Beyond Golf — 01 July 2013 by Jim Street
GW’s MLB Power Rankings (week 14)

GW’s MLB West Power Rankings (Week 14)

1. Rangers (4): Considering the aches, pains and the amount of time six pitchers have spent on the disabled list so far this season, it’s impressive the way the Rangers have hung in there and returned to first place in the AL West and, more importantly, the top spot in the GW Power Rankings after a four-week absence.

2. Athletics (1): There is no doubt that ace right-hander Bartolo Colon will be selected to the AL All-Star team, but you have to wonder what will happen when the Biogenesis scandal is addressed by Commissioner Bud Selig. Colon (11-2) is among the many players being linked to the now-defunct Florida business.

3. Diamondbacks (2): Imagine the air-conditioning bill the D-Backs will get for keeping Chase Field at a comfortable temperature during the mother of all heat waves gripping the desert.

4. Angels (7): Sweeping the Tigers on the road might have been even more surprising than getting swept at home by the Pirates in the previous series. But that up-down syndrome seems to be the story this season for one of the most expensive and least productive outfits in the big-leagues.

5. Giants (3):  As we reach the midway point of the season, right-hander Matt Cain has a grip on “The least supported pitcher of the year” award. The Giants’ offense has scored a meager one run in
nine of his 17 starts and not even Cy Young himself could win with that kind of non-support.

6. Padres (5): A demoralizing June Swoon occurred late in the month for the Pads, who played their best ball of the season from June 10-17, winning eight straight. But the month ended with a 2-6 record. After one more game against the Marlins on Monday, the Pads head to Boston and Washington for the remainder of the week. Ugh.

7. Dodgers (8): Anyone following the Mariners could have told the Dodgers that closer Brandon League is a blown-save waiting to happen. It happened way too often the first two months of the season and skipper Don Mattingly made the switch to Kenley Jensen, who is 4-for-5 in save situations.

8. Rockies (6): Of all the players in the Rockies lineup that you might think could rattle off a 27-game hitting streak and reach base at least once in 46 straight games, Michael Cuddyer might be one of the least likely to do it. But he did it, thanks to a last at-bat hit in the eighth inning on Sunday.

9. Mariners (9): Fingers are crossed that rookie shortstop Brad Miller goes on an offensive binge early in his MLB career the way he handled Triple-A pitching with Tacoma – a 22-game hitting streak. Miller ended an 0-for-9 big-league start with a double on Sunday.  Not great, but, hey, Willie Mays, the Say Hey Kid, started his Hall of Fame career going 0-for-12.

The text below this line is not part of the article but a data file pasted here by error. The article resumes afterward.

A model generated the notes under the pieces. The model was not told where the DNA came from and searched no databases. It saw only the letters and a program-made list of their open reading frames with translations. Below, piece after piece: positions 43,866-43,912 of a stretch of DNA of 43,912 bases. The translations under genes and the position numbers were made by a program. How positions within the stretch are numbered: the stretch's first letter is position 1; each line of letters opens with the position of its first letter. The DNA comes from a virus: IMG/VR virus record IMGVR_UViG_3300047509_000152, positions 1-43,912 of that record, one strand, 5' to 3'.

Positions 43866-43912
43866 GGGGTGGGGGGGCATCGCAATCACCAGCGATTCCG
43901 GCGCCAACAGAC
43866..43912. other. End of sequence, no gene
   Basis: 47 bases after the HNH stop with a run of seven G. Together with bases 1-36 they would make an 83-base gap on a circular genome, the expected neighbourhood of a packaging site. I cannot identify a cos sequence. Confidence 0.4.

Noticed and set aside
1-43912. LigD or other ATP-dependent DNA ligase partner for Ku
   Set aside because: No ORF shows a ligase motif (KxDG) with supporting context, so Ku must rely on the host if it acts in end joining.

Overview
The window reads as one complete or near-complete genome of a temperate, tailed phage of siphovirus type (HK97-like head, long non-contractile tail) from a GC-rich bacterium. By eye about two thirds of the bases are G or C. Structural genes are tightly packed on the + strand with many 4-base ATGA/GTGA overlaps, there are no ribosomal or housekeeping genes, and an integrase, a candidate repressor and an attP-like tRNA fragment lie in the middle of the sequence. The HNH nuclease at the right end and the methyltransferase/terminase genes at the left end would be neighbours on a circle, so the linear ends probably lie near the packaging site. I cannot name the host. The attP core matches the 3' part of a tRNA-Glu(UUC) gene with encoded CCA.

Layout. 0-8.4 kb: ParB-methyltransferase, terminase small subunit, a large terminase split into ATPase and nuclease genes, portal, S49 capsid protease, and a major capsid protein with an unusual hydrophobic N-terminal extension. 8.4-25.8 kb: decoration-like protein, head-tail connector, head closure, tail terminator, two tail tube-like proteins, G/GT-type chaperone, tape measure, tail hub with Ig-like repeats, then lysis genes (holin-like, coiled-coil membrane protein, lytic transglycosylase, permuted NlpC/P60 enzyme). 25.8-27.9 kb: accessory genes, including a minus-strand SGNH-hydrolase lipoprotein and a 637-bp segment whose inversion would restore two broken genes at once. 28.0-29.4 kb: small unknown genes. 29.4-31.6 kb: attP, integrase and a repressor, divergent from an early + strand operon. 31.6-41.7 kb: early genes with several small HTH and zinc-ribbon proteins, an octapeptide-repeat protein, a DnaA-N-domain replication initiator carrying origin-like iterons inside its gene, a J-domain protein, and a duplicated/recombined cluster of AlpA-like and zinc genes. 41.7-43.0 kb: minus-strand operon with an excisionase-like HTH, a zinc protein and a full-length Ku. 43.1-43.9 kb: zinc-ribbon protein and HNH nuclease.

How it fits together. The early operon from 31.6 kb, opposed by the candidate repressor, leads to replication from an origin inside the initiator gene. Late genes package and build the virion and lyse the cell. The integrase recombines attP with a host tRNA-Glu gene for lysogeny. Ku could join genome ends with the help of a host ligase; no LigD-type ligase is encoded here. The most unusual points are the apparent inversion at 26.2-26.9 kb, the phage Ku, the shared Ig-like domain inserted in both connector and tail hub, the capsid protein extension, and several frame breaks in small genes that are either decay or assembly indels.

10. Astros (10): A three-game winning streak got the woebegone Astros off to a terrific start to June, but a three-game losing streak at the end of the month was a bit of a bummer. But the Astros fans are kind of used to being bummed by now.

(Last week’s ranking in parenthesis)

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Jim Street

Jim’s 40-year sportswriting career started with the San Jose Mercury-News in 1970 and ended on a full-time basis on October 31, 2010 following a 10-year stint with MLB.com. He grew up in Dorris, Calif., several long drives from the nearest golf course. His first tee shot was a week before being inducted into the Army in 1968. Upon his return from Vietnam, where he was a war correspondent for the 9th Infantry Division, Jim took up golf semi-seriously while working for the Mercury-News and covered numerous tournaments, including the U.S. Open in 1982, when Tom Watson made the shot of his life on the 17th hole at Pebble Beach. Jim also covered several Bing Crosby Pro-Am tournaments, the women’s U.S. Open, and other golfing events in the San Francisco area. He has a 17-handicap, never had a hole-in-one, although once he came within two inches of an ace, and witnessed the first round Ken Griffey Jr. ever played – at Arizona State during Spring Training in 1990. Pebble Beach Golf Links, the Kapalua Plantation Course, Pinehurst No. 2, Spyglass Hill, Winged Foot, Torrey Pines, Medinah, Chambers Bay, North Berwick in Scotland, and Princeville are among the courses he has had the pleasure of playing. Hitting the ball down the middle of the fairway is not a strong part of Jim’s game, but he is known (in his own mind) as the best putter not on tour. Most of Jim’s writing career was spent covering Major League baseball, a tenure that started with the Oakland Athletics, who won 101 games in 1971, and ended with the Seattle Mariners, who lost 101 games in 2010. Symmetry is a wonderful thing. He currently lives in Seattle and vacations in Arizona (and other warm climates) as much as possible.

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